Over the years, Yeoh has cemented her image as a self-assured combat expert, the serious and confident counterpart to whoever is at her side. In Ang Lee’s “Crouching Tiger, Hidden Dragon” (2000), she soared across courtyards and rooftops while subtly articulating the feeling roiling within the Qing dynasty warrior she played. As the star of more character-focused films like Luc Besson’s “The Lady” (2011) as well as international blockbusters like “Crazy Rich Asians” (2018), she embodied refined self-containment.

But in her latest turn — as the multifaceted star of this April’s “Everything Everywhere All at Once,” a mind-expanding, idiosyncratic take on the superhero film — Yeoh draws from previously unknown emotional and comedic reserves, bringing the full force of her physicality to the portrayal of a middle-aged woman whose ordinariness makes her the focus of a grand, multiversal showdown. “The work she does,” Jamie Lee Curtis, who plays a supporting role in the film, told me over the phone, “it shows her incredible facility as an actor, the delicacy of her work as an actor, and her absolute beastly work as a physical martial artist.” It’s also the first time audiences will see Yeoh play someone whose movements are uncertain, someone with abundant gray hairs, someone whose body struggles to do what she asks of it — and the first time she’s been called upon to loosen the elegance and poise that has defined her career so far and let her own electric, slightly neurotic personality slip through.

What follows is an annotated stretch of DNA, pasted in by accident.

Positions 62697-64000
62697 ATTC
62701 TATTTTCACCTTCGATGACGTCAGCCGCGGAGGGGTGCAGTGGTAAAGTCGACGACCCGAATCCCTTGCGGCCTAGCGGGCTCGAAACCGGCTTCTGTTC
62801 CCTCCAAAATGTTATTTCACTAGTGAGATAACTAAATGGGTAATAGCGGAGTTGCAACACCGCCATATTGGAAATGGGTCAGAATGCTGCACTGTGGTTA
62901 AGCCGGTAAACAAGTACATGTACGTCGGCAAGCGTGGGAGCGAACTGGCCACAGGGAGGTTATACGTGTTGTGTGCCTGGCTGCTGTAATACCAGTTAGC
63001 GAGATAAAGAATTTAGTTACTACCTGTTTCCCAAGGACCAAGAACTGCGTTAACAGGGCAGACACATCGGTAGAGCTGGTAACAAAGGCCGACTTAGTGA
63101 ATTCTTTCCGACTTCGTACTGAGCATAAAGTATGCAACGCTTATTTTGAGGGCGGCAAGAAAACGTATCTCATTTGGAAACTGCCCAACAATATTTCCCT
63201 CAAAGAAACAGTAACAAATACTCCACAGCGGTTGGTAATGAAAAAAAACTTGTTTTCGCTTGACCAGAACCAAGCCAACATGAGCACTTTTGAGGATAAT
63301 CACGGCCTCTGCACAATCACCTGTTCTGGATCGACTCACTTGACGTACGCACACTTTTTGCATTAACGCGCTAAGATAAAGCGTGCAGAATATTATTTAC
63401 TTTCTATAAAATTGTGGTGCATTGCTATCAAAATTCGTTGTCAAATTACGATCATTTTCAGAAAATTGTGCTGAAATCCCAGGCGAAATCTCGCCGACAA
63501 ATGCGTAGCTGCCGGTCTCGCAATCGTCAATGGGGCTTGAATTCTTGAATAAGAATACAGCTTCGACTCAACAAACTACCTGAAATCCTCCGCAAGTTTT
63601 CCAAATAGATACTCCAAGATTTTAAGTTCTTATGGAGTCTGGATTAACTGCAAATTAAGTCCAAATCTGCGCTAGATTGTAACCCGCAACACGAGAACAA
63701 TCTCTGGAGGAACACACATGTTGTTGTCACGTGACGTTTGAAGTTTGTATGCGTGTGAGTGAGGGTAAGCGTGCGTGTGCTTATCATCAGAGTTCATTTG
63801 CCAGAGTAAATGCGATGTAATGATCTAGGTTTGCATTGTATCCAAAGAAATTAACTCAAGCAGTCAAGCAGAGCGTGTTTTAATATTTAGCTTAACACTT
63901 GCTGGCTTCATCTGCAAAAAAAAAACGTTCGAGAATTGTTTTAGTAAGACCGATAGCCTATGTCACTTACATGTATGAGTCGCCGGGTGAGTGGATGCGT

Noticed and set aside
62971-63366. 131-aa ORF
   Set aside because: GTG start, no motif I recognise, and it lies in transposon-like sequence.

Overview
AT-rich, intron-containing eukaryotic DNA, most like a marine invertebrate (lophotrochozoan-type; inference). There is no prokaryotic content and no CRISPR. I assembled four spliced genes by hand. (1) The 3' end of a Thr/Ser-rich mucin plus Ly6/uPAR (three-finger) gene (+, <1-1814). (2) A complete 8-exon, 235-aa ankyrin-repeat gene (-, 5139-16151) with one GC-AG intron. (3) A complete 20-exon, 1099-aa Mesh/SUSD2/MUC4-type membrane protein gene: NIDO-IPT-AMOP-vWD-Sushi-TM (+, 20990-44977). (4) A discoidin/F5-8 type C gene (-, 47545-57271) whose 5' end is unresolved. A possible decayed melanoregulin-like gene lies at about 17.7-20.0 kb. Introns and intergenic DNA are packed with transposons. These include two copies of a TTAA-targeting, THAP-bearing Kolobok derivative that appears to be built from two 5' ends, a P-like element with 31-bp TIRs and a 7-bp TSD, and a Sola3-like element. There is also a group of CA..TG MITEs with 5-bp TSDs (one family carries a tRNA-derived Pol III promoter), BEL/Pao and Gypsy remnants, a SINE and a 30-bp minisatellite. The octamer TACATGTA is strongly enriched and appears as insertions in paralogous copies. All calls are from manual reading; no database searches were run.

The film follows Evelyn Wang, a Chinese American immigrant mother who made a key decision decades ago to leave her judgmental father behind and follow her boyfriend, Waymond, to America. Years later, Evelyn is living out the underwhelming consequences of that decision: an unexceptional life taking place above the laundromat they operate at the margin of financial failure; a strained marriage to Waymond; a daughter whose Americanized feelings are illegible to her.

On top of all that, their business is being audited. While Evelyn is at the I.R.S. with mounds of receipts, she is pulled aside by a dynamic, take-charge version of her husband, who tells her that he’s from a parallel universe under siege — and that she’s the only one who can save them all. What follows is a wild, absurd romp through alternate versions of Evelyn’s life, ranging from the glamorous (in one she’s a celebrated actress trained in martial arts — basically, Yeoh) to the hilarious (a hibachi chef) to the profane (an alternate path where people have hot dogs for fingers).

Approaching a role that bounds gleefully across so many modes and genres put Yeoh to the test. She showed me a photo of her script, dutifully flagged with adhesive tabs that denoted the genre of each scene she appears in (action sequences, comedic scenes, heavy-duty drama): The stack of pages bristled with color, like a wildly blooming flower. She experimented with different kinds of sticky notes. “With the fat ones, they were overlapping so much. So, I had to get the skinny ones,” she told me. “Oh, my God, it was a whole creative process. And then when I finished, I looked at it and go, Oh, my God, I’m in serious trouble.”